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South Africa's ex-leader Jacob Zuma on Monday asked a top court to overturn a ruling that ordered him back to jail to serve a sentence that had triggered protests and looting.
Zuma, 80, was released on medical parole last September, just two months into a 15-month term he was handed for snubbing anti-corruption investigators.
In December, the High Court reversed his release, describing the decision as "unlawful."
The Supreme Court of Appeal, sitting in the central city of Bloemfontein, on Monday started hearing Zuma's bid for his medical parole to be restored.
Attorney Maribolla Mphahlele, representing the prisons services, said a doctor had established that Zuma suffered "from a terminal disease or a condition that is chronic and progressive."
The doctor recommended parole due to "incapacity," as Zuma's condition had "progressively deteriorated since 2018 and (Zuma) is unable to perform the activities of daily living or self-care," Mphahlele said, without giving details.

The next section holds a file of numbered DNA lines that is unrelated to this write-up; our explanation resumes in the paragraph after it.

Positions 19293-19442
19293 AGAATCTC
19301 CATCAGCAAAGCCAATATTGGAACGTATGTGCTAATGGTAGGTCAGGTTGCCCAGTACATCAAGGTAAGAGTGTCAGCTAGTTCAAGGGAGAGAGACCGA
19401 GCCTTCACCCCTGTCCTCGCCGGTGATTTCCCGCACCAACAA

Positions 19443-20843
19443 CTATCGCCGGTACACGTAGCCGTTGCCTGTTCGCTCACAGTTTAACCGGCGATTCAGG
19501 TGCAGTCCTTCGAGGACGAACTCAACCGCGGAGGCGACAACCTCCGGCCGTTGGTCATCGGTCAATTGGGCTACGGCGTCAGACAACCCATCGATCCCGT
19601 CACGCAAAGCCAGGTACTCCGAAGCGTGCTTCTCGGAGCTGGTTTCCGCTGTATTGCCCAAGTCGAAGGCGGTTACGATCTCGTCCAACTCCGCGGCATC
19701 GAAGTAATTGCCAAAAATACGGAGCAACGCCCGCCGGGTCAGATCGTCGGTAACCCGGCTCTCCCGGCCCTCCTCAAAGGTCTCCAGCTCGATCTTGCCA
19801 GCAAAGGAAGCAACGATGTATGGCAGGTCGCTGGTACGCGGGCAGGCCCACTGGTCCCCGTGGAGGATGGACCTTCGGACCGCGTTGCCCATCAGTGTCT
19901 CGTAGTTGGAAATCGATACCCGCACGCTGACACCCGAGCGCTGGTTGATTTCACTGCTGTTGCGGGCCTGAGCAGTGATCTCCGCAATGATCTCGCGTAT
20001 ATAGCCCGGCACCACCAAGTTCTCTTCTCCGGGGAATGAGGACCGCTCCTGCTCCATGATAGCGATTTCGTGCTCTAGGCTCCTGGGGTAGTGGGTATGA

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While in prison, Zuma was taken to hospital for surgery to treat an undisclosed ailment. He did not physically appear in court on Monday.
Zuma was jailed in July for 15 months for contempt of court after he refused to give testimony to a graft inquiry.
His jailing sparked violent protests and looting in his home province of KwaZulu-Natal that spread to the financial hub Johannesburg in July, claiming over 350 lives and dealing a crippling blow to South Africa's economy.
It was the deadliest social unrest in South Africa since the end of white-minority rule in 1994.
Zuma ascended to the presidency in 2009 but was toppled nine years later as his tenure sank deeper into corruption scandals.
For many South Africans, his name resonates with graft and "state capture" -- the embezzlement of government-owned assets -- but he remains a hero to many grassroots members of the ruling African National Congress (ANC).
His successor, Cyril Ramaphosa, described the unrest as an orchestrated attempt to destabilise the country.
The appeal case has become a high-stakes political issue. The largest opposition party, the Democratic Alliance, describes it as "a test of the principle of equality before the law."
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